Tips doctors wish parents knew

Parents can help ensure their children's safety by learning what doctors wish they knew.

Kids get hurt – it's just a part of growing up. However, many health care professionals feel as though some of the injuries they see children come to an emergency room with could have been avoided. But how? There are a few things most doctors wish parents knew – especially when their kids are young.

Avoid emergency room visits
Those working in the ER can think of a thing or two that parents can do to improve their children's safety. Parents magazine asked those professionals and came up with an interesting list of must-know tips for mom and dad.1

  • Kids put everything in their mouths, even objects that may cause them to choke. Avoid a life threatening experience by keeping these items out of their reach and knowing how to perform CPR in the event your child starts choking.
  • Car seats are great for safety in the car, as long as they are installed properly. Children should use a booster seat until they exceed 80 pounds.
  • Make sure your at-home swing set is securely in place and free of any jagged edges or rust.
  • Teach your child that the stove and oven are hot areas that he or she should not touch to avoid burns. This can also cause a problem if your water heater is turned too high, so make sure that the temperature is set no higher than 120 degrees Fahrenheit.
  • Be sure that your windows don't open all of the way. It's best to have a stopper at the four-inch mark. You can also prevent falls from windows by keeping chairs, couches and tables away from the openings.
  • Whether you're at the pool or a beach, keep an eye on your kids! And keep in mind that a small child can drown in as little as 1 inch of water, so supervision is necessary any time they are in proximity of H2O.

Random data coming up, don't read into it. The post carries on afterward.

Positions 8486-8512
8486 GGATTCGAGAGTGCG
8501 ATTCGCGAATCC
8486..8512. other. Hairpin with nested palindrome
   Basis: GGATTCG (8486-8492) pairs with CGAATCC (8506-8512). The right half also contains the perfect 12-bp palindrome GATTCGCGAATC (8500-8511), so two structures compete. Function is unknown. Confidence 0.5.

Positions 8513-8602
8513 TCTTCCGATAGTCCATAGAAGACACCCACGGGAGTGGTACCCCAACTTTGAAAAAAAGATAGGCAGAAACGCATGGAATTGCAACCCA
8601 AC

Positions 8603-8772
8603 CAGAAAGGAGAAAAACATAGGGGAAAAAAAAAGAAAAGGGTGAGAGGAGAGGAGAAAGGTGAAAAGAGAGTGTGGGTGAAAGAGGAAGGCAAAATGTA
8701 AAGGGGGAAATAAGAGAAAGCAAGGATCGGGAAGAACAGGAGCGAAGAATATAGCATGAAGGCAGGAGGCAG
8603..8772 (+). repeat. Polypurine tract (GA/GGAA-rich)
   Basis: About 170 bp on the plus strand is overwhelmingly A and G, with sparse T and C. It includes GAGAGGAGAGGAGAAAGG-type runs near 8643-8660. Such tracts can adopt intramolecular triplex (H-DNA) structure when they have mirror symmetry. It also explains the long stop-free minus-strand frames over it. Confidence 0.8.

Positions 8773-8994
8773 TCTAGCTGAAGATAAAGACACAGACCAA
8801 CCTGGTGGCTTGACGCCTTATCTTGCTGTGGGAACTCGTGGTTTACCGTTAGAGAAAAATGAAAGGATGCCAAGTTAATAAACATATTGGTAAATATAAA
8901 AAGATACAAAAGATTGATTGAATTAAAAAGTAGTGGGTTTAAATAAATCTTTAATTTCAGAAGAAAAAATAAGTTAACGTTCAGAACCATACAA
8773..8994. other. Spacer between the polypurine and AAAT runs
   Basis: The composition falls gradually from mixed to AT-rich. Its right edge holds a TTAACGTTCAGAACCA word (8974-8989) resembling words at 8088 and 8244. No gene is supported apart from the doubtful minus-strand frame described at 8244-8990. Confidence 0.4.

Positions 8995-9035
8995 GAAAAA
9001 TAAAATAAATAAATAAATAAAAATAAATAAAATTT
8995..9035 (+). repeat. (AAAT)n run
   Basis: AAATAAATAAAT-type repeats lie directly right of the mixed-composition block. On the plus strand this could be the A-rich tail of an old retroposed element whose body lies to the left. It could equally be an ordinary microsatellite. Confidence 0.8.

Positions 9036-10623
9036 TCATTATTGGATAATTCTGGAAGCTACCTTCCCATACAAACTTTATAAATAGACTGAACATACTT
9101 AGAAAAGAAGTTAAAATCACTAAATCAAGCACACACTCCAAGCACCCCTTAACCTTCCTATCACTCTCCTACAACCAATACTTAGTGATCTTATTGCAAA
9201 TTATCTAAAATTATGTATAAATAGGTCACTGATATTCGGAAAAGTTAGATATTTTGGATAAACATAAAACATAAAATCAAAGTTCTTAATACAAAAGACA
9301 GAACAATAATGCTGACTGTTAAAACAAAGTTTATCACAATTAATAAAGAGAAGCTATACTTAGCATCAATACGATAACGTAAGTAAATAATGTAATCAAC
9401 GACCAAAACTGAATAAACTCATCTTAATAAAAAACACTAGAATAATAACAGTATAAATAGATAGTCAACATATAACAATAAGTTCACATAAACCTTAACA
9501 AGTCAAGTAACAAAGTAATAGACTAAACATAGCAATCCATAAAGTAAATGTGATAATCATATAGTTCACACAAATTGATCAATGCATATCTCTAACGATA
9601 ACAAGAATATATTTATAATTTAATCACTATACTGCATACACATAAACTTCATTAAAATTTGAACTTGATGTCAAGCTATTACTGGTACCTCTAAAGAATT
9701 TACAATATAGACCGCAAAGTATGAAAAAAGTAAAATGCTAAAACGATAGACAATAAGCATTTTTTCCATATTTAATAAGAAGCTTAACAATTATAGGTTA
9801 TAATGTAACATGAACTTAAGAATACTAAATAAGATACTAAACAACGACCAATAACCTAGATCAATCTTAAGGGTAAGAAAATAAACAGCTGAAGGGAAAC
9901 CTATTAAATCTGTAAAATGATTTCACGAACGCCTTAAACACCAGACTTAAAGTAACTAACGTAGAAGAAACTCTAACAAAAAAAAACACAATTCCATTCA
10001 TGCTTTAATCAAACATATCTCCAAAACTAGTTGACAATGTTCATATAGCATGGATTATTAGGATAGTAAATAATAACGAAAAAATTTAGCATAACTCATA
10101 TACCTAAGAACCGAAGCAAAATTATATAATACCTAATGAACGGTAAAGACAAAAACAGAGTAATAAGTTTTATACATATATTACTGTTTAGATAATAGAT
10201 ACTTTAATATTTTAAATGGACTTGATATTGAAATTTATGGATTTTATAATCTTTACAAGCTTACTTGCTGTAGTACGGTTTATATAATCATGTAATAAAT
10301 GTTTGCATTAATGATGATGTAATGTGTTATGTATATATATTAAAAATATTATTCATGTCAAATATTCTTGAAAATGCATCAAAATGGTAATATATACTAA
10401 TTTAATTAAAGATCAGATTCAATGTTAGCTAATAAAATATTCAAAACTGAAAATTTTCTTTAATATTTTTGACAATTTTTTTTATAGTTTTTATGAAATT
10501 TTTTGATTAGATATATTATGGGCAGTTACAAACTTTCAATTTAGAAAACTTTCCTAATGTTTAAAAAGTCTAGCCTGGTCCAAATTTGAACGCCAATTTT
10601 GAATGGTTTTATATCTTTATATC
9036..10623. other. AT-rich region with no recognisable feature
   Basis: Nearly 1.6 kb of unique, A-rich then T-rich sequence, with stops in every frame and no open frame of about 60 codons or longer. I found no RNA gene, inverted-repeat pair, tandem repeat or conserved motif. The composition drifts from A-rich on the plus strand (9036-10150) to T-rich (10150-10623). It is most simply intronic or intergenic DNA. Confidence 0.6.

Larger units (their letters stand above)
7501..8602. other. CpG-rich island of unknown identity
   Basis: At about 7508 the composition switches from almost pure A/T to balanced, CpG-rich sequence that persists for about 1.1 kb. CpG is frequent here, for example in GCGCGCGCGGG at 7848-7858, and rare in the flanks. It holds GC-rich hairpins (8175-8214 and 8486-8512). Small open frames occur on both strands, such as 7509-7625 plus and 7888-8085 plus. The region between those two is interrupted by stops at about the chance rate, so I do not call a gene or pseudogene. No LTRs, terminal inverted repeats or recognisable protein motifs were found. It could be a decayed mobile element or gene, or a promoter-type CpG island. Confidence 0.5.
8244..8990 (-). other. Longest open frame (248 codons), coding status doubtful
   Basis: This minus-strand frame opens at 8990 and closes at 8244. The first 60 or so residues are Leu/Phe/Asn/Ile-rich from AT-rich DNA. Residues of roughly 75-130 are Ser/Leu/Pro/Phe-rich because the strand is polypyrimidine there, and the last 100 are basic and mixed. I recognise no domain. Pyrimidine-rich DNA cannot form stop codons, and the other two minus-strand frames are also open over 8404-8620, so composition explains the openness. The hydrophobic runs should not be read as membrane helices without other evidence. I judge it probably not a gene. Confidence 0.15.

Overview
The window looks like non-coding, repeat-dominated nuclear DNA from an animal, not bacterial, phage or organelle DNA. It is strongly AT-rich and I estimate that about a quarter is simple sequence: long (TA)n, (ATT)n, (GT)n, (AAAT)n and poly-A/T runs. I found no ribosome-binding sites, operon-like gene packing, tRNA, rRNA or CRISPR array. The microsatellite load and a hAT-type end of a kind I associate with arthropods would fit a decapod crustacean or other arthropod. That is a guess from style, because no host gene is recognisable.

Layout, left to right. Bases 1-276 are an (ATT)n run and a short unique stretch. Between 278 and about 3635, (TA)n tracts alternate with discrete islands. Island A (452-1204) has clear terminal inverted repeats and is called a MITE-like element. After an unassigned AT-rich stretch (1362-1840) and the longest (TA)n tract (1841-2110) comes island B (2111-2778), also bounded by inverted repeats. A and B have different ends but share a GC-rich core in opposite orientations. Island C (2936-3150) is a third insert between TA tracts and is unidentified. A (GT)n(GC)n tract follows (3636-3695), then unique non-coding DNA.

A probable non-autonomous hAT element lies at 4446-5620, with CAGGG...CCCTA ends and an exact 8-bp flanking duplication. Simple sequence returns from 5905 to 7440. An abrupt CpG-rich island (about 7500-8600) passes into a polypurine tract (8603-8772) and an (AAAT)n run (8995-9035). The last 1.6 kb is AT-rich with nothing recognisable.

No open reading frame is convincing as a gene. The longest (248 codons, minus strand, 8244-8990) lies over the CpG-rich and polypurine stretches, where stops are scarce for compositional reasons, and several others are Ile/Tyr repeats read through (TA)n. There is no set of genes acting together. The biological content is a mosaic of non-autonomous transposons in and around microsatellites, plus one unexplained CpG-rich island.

• Trampolines are dangerous and hospitals see children coming in with bone fractures, spinal and head injuries as a result.
  • If your child has asthma, know how to treat an attack. Also, make yourself aware of things that can trigger the wheezing and always have medication on hand – running out is not an option.

Other health tips for kids
There are also a number of simply healthy living tips of which pediatricians wish all parents were aware. Ensuring that your child makes healthy choices can help to prevent childhood obesity and may even avoid other issues later in life. Keep these things in mind:

  • Avoid stomach aches and mid-morning meltdowns by keeping sugary breakfasts out of the picture.2
  • Help your child learn to enjoy vegetables and other healthy foods by not offering a "children's menu" at home. If the entire family is eating the same thing, your son or daughter is less likely to go on a hunger strike.
  • Sure, kids lose their baby teeth, but it's still very important to have them practice good oral hygiene. Watch out for brown spots and take a trip to the dentist if your child's back teeth start falling out before the front ones – this isn't common.3
  • Although it's important to have boundaries for your children, you can't so "No" to everything. You also want to make sure to acknowledge the good behavior your kids exhibit.

Help keep your children safe by storing these medical and health tips in mind, especially throughout the toddler years. You will also want to make sure that you have medical supplies on hand to ensure that you can treat those minor scrapes and burns. Contact Medex Supply for:

1 Parents Magazine, "What ER doctors wish you knew" June 1, 2003
2 Real Simple, "What I wish parents knew"
3 Parents Magazine, "What doctors wish parents of toddlers knew"

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